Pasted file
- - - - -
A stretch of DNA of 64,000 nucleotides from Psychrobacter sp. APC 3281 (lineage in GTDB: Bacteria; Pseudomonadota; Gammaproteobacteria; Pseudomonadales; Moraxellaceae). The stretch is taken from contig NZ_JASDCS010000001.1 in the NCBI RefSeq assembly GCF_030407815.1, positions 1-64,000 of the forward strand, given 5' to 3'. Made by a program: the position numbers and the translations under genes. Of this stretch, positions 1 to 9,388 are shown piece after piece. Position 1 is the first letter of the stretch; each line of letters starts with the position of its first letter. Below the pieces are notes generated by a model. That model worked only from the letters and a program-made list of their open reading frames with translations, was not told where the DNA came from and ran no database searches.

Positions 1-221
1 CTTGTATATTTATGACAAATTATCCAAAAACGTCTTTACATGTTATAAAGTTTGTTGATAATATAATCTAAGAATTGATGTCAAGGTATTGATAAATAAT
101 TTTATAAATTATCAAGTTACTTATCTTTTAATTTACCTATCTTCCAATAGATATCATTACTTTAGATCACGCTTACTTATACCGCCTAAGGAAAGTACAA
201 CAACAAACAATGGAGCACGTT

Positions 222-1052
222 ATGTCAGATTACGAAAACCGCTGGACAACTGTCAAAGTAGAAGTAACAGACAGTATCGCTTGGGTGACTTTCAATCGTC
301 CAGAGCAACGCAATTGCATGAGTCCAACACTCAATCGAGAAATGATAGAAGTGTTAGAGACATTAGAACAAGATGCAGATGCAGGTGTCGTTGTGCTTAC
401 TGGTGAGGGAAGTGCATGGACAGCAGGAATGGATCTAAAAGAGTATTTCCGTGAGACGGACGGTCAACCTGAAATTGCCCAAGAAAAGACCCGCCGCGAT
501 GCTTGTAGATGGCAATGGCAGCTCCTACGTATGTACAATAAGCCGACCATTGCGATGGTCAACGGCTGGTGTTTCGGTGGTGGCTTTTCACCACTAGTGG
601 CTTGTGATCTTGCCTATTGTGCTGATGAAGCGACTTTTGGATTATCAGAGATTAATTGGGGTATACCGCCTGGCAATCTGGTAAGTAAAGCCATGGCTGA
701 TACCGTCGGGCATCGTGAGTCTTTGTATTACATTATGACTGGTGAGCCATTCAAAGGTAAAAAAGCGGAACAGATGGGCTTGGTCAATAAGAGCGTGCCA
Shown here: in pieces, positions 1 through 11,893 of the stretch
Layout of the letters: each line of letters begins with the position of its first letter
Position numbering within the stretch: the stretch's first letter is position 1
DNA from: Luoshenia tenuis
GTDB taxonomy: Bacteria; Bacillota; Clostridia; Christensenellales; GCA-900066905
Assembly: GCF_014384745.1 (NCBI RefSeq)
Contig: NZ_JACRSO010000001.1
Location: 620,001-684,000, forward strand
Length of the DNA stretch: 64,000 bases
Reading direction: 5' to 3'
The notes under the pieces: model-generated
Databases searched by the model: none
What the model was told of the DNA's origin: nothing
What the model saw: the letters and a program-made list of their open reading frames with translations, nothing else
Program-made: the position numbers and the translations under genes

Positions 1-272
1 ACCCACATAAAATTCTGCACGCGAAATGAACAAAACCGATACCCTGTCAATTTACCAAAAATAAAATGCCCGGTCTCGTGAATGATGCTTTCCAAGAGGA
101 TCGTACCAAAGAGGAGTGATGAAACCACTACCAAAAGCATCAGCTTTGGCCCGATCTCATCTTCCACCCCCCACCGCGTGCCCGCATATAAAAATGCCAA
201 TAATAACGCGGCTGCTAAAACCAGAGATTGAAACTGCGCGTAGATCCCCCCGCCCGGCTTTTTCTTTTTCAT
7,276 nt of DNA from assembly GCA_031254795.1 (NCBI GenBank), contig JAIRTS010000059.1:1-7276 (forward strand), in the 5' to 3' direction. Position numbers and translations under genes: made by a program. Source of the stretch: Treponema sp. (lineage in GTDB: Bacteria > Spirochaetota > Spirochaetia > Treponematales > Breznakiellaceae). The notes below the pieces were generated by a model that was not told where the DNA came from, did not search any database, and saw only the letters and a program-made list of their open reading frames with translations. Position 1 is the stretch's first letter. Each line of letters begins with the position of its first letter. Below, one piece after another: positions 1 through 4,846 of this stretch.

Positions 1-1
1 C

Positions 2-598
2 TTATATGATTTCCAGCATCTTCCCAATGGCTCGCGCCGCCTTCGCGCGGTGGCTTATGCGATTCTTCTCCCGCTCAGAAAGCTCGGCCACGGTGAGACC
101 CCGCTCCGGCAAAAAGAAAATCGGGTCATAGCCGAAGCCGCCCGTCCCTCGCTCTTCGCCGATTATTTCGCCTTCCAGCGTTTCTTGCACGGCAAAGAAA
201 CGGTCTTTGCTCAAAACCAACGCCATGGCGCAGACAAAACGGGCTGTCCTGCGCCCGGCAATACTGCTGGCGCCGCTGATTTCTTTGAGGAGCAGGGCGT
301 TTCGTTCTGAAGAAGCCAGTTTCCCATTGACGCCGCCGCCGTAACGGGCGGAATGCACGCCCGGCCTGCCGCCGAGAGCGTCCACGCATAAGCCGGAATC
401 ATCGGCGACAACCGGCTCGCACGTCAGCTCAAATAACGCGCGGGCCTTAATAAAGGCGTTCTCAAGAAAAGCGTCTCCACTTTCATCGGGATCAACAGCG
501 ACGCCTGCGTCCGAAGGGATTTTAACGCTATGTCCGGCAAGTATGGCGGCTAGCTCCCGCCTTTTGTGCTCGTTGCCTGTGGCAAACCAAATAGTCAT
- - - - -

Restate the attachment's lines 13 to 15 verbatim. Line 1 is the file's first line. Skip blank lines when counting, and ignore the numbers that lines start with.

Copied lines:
Shown here: in pieces, positions 1 through 11,893 of the stretch
Layout of the letters: each line of letters begins with the position of its first letter
Position numbering within the stretch: the stretch's first letter is position 1